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Thread: Sorted

  1. Banned
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    #1

    Sorted

    Do "sorted" and "sort it" sound the same?

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    #2

    Re: Sorted

    They can, at least in American English. It's a sordid tale.
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  3. jutfrank's Avatar
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    #3

    Re: Sorted

    Not to me, nor to any British English speakers I know.

    I'm surprised it's possible in American English.

  4. Editor, UsingEnglish.com
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    #4

    Re: Sorted

    Not to my BrE ears- the endings are /d/ and /t/. Close, but no cigar.

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    #5

    Re: Sorted

    Quote Originally Posted by jutfrank View Post
    Not to me, nor to any British English speakers I know.

    I'm surprised it's possible in American English.
    They could be pronounced alike (in American English) in these sentences:

    We got it sorted out.
    We'll sort it out tomorrow.


    We Americans readily soften /t/ to /d/ when it falls between two vowels.
    I am not a teacher.

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    #6

    Re: Sorted

    Quote Originally Posted by Tdol View Post
    Not to my BrE ears- the endings are /d/ and /t/. Close, but no cigar.
    I like that idiom. Gonna add it to my list.

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    #7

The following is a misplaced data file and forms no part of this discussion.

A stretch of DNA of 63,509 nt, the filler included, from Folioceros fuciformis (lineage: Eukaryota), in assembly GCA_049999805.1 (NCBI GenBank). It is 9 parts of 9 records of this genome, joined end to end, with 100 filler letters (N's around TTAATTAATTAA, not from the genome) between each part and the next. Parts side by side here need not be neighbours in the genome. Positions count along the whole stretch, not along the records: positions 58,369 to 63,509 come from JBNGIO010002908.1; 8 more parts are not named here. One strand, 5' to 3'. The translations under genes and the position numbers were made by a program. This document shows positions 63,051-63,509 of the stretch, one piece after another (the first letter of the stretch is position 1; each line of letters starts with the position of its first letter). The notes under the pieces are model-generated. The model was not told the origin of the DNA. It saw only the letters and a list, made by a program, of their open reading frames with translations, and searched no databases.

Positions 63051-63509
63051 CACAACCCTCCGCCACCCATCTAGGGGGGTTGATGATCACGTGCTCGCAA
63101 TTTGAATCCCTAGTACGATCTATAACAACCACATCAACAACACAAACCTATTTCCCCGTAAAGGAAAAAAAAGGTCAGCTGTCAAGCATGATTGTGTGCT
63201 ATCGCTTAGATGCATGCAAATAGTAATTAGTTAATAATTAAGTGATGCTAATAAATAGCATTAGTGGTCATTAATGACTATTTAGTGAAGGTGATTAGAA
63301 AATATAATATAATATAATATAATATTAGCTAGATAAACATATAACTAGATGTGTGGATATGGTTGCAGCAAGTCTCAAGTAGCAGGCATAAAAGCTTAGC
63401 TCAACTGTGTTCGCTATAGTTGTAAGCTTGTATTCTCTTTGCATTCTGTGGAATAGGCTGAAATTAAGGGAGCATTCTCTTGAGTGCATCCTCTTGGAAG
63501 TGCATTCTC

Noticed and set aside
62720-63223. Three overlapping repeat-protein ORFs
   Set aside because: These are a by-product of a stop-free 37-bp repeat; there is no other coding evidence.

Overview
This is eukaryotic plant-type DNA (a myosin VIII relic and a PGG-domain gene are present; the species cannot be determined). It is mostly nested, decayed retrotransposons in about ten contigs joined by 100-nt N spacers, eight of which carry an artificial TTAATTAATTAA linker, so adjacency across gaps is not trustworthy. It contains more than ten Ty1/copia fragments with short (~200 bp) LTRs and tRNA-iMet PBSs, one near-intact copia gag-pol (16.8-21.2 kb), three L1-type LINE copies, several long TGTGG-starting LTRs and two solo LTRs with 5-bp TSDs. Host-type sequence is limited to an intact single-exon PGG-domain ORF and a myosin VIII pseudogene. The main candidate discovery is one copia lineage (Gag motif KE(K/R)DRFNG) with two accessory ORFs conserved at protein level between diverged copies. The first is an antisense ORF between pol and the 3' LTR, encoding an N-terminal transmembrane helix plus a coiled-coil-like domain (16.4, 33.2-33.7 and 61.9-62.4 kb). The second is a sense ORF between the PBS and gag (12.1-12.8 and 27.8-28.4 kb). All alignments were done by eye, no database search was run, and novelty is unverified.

Re: Sorted

    And some in the UK use a glottal stop for the /t/ in sorted.

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    #8

    Re: Sorted

    ... and they probably use it for the last /d/ too.

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    #9

    Re: Sorted

    In Standard American, they sound different. In particular, one ends with a /t/ sound, and the other ends with a /d/ sound.

    That said, there are some non-standard dialects of American English in which "sorted" ends with a /t/ sound. One example I can think of is Nate from the YouTube channel "Kara and Nate". He's from Nashville, Tennessee, and one feature of his speech is pronouncing words like "sorted" and "wanted" as if they end with a "t".
    NOT A TEACHER. Translator and editor, and I hold a TESOL certificate. Native speaker of American English (West Coast)

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    #10

    Re: Sorted

    Quote Originally Posted by bubbha View Post
    In Standard American, they sound different. In particular, one ends with a /t/ sound, and the other ends with a /d/ sound.
    Maybe, when they occur at the end of a sentence. I think most Americans pronounce the final consonants identically when they fall in the middle of a sentence and the next word begins with a vowel sound. In fact, it would sound weird if an American used a /t/ in sort it out.
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